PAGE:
An anthropologist, David received his PhD in 1984 from the University of Arizona, based on field research on irrigation development in India. His career has focused on water, including five years with the International Water Management Institute in Sri Lanka and 13 years in Washington, DC working with consulting firms, and the World Bank, on water and natural resources policies in developing countries. More recently, David has focused on environmental and cultural aspects of water policies. He helped establish the Indigenous Water Initiative to coordinate inputs from Indigenous Peoples in the World Water Forum in Kyoto (2003) and Mexico City (2006). His work as director of the Santa Fe Watershed Association, in Santa Fe, New Mexico (USA) from 2006 to 2009 highlighted the role of community values in driving water policies. He established the Water-Culture Institute (waterculture.org) in 2009 to promote the integration of traditional cultural values and ethics into water policies and practices. He coordinates the Water Ethics Network (waterethics.org) and is involved in developing a global charter on water ethics, as well as local water ethics charters at the level of cities and watersheds. His ideas are outlined in two recent books, Water Ethics: A Values Approach to Solving the Water Crisis (2013), and Global Water Ethics: Towards a Global Ethics Charter (2017, co-edited with Rafael Ziegler). David is also an Adjunct Associate Professor of Anthropology at the University of New Mexico, Albuquerque.
I use photography to “image” water and through these images to stimulate the process of “re-imagining” the world of water and our relationship to that world. My purpose in doing this is both aesthetic (to become more aware of the beauty of water and its infrastructure) and practical: To improve decision-making about water whether at a personal, community, national, or global level, and thereby contribute to outcomes that are more sustainable ecologically, more fair socially, and more meaningful and better rooted culturally. The conceptual frame for my project is “creative placemaking” and more specifically “water placemaking” a process aimed at situating ourselves within our physical and moral waterscape. My SFAI residency project focused on a portrayal of Santa Fe’s water cycle through images of the water infrastructure that takes water out of nature (dams, diversions, and pumps), uses the water for human purposes in homes, gardens, and businesses (not much agricultural use here), and then cleans the water and returns it to nature. The focus on infrastructure is because that’s where the water is: It’s behind dams, inside pipes, sprinkling onto golf courses, and cleaned in treatment plants. By becoming more aware of the physical infrastructure that conveys water from nature to us and back again, perhaps we will also become more attuned to our “moral waterscape” and the tacit ethics underlying our behaviors in how we use water and manage water ecosystems.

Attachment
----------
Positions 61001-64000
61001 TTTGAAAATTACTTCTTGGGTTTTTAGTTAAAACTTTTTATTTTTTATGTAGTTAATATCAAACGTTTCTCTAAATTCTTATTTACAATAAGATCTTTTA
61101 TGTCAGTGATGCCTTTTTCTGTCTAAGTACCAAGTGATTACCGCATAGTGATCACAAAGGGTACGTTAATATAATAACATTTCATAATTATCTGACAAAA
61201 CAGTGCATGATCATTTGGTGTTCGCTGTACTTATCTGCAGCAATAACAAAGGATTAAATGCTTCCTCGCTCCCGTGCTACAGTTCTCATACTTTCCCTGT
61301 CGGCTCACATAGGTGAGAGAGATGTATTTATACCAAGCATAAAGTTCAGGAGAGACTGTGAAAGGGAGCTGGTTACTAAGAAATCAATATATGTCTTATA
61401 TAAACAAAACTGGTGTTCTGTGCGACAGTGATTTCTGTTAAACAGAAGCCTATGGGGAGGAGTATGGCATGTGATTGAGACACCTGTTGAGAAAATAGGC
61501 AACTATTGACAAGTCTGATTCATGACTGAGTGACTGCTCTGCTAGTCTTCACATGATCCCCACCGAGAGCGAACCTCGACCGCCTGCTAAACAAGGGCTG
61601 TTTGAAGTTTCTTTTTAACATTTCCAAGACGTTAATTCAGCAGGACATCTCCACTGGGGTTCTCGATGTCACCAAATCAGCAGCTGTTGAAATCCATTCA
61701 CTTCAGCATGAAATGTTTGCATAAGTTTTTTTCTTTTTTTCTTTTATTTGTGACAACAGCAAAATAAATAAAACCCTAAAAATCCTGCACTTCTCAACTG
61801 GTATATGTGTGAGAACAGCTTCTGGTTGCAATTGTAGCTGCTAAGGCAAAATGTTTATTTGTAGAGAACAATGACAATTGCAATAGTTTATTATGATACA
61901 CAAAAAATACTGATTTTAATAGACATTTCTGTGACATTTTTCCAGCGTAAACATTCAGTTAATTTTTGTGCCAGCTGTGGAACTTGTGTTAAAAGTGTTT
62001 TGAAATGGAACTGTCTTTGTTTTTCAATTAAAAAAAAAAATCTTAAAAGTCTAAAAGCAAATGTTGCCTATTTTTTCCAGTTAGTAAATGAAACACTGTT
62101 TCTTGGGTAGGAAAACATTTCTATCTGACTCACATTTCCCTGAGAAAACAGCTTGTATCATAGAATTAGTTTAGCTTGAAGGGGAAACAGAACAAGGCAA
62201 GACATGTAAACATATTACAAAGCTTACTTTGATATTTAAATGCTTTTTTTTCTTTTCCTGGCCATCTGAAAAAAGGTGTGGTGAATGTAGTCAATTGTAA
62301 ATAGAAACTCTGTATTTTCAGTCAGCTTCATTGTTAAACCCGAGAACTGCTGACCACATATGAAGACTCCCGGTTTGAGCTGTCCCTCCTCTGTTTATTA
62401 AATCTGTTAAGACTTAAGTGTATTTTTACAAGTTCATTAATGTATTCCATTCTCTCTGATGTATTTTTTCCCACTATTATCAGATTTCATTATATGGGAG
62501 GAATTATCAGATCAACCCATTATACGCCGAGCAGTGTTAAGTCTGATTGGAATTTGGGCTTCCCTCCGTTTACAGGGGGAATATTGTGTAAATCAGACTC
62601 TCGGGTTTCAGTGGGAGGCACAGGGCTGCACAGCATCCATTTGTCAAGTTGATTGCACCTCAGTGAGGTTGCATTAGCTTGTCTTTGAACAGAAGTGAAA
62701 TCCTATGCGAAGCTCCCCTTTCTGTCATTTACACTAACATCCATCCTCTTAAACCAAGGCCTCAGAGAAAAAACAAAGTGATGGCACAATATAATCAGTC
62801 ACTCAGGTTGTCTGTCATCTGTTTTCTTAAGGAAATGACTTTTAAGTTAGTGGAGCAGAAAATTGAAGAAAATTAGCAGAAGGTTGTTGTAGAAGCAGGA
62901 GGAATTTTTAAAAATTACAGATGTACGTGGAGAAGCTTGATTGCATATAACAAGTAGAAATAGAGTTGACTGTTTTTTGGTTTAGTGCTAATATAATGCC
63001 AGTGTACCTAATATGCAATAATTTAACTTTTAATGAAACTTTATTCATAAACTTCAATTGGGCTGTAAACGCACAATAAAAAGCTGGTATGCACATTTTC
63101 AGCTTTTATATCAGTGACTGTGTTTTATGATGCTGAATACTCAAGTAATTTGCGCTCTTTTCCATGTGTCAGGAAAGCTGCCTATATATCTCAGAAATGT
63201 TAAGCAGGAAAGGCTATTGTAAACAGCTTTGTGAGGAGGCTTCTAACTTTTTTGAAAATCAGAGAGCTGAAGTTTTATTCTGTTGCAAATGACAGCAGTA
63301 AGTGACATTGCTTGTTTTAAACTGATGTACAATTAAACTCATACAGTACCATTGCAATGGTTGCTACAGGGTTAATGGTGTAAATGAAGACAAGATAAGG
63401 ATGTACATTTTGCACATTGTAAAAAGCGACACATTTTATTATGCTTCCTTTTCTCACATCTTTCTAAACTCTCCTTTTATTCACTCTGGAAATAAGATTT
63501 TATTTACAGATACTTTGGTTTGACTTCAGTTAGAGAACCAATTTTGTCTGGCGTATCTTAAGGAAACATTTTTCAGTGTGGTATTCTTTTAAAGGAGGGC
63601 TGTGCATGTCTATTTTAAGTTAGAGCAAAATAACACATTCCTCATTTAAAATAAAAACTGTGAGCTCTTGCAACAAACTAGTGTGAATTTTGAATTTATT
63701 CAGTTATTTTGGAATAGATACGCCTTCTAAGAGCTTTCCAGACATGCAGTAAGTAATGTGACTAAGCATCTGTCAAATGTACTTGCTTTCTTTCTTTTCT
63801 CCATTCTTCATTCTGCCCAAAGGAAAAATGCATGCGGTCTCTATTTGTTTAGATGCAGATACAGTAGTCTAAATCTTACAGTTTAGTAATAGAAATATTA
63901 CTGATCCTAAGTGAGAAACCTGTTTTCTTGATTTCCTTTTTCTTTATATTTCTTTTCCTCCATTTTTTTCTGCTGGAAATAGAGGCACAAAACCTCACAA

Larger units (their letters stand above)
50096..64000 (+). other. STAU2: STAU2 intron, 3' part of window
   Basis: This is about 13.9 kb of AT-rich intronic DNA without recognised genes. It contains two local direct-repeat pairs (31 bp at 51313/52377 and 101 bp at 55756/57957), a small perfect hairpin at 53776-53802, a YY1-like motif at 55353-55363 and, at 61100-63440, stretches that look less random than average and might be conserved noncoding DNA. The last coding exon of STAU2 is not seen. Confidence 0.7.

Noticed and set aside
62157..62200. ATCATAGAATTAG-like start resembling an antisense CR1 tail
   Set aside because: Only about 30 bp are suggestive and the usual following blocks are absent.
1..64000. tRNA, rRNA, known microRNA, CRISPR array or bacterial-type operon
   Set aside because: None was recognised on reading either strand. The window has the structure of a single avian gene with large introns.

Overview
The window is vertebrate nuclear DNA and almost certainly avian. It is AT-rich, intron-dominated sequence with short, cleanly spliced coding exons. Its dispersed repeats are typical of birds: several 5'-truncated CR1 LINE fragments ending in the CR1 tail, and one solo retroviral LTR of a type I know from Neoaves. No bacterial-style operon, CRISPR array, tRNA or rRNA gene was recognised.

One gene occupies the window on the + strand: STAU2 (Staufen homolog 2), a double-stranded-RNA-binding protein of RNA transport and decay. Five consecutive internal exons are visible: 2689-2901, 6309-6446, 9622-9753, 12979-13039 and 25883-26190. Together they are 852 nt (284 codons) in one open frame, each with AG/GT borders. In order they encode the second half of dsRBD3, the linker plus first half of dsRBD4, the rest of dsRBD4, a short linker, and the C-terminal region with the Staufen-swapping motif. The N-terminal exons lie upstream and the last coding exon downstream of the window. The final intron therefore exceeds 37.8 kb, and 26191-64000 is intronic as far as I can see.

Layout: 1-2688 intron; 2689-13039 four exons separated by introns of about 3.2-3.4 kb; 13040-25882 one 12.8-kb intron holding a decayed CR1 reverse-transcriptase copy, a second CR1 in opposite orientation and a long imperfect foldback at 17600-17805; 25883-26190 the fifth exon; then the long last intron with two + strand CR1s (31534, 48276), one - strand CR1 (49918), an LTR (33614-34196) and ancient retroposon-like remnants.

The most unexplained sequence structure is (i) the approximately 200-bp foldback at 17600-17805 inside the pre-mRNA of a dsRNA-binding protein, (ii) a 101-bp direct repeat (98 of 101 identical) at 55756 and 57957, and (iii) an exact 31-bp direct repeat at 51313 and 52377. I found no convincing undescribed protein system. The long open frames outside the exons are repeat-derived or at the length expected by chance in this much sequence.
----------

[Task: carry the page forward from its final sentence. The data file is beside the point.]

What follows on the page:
Impact on me: Through interacting with my fellow artists and engaging in my photo project, I learned that we are all trying to raise awareness about water, in order to make a difference in the world. In my water policy work, I use writing as a tool to bring tacit values and ethics about water out into the open where they can be debated and discussed. I am now more committed to making use of the arts, and partnering with artists. Impact on water governance in Santa Fe? The city’s Water Division was very interested in my project because they saw a fit with their own priorities of building community awareness about water. More generally, the very concept of a photo project about water infrastructure provides a basis for follow-up discussions about the potential for integrating art and artists into the practical work of water management and governance. Santa Fe could learn from the cities of Calgary (Alberta) and Seattle (Washington) about integrating public art into public water. impact on SFAI? Because Santa Fe as a community is already highly water-aware, and SFAI as an organization has substantial institutional “water capital” from the water-rights residency program, there is a real opportunity to develop formal relationships with the City’s Water Division and perhaps with ongoing local water initiatives, such as the ongoing Santa Fe Water Charter process which I coordinate through the Water-Culture Institute.